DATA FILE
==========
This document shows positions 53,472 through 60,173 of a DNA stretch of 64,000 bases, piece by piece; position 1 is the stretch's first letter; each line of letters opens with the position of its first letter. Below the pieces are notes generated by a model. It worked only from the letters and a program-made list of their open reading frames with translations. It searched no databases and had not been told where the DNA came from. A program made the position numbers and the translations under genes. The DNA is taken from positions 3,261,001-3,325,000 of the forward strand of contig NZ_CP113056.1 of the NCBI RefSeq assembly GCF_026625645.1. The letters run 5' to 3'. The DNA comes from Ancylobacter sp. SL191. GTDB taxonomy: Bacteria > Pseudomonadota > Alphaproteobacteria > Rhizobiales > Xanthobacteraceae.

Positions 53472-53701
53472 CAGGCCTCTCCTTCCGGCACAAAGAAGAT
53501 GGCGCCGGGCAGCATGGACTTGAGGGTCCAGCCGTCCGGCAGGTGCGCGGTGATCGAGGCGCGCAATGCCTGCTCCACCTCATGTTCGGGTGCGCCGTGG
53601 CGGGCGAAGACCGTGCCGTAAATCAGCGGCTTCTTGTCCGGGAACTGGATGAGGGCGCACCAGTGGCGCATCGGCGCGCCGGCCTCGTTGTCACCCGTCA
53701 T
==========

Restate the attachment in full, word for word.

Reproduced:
This document shows positions 53,472 through 60,173 of a DNA stretch of 64,000 bases, piece by piece; position 1 is the stretch's first letter; each line of letters opens with the position of its first letter. Below the pieces are notes generated by a model. It worked only from the letters and a program-made list of their open reading frames with translations. It searched no databases and had not been told where the DNA came from. A program made the position numbers and the translations under genes. The DNA is taken from positions 3,261,001-3,325,000 of the forward strand of contig NZ_CP113056.1 of the NCBI RefSeq assembly GCF_026625645.1. The letters run 5' to 3'. The DNA comes from Ancylobacter sp. SL191. GTDB taxonomy: Bacteria > Pseudomonadota > Alphaproteobacteria > Rhizobiales > Xanthobacteraceae.

Positions 53472-53701
53472 CAGGCCTCTCCTTCCGGCACAAAGAAGAT
53501 GGCGCCGGGCAGCATGGACTTGAGGGTCCAGCCGTCCGGCAGGTGCGCGGTGATCGAGGCGCGCAATGCCTGCTCCACCTCATGTTCGGGTGCGCCGTGG
53601 CGGGCGAAGACCGTGCCGTAAATCAGCGGCTTCTTGTCCGGGAACTGGATGAGGGCGCACCAGTGGCGCATCGGCGCGCCGGCCTCGTTGTCACCCGTCA
53701 T